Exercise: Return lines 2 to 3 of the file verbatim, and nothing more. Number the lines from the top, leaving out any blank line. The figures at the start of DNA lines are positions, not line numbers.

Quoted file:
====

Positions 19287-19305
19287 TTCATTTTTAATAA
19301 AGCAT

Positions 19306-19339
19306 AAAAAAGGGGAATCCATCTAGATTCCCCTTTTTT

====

19287 TTCATTTTTAATAA
19301 AGCAT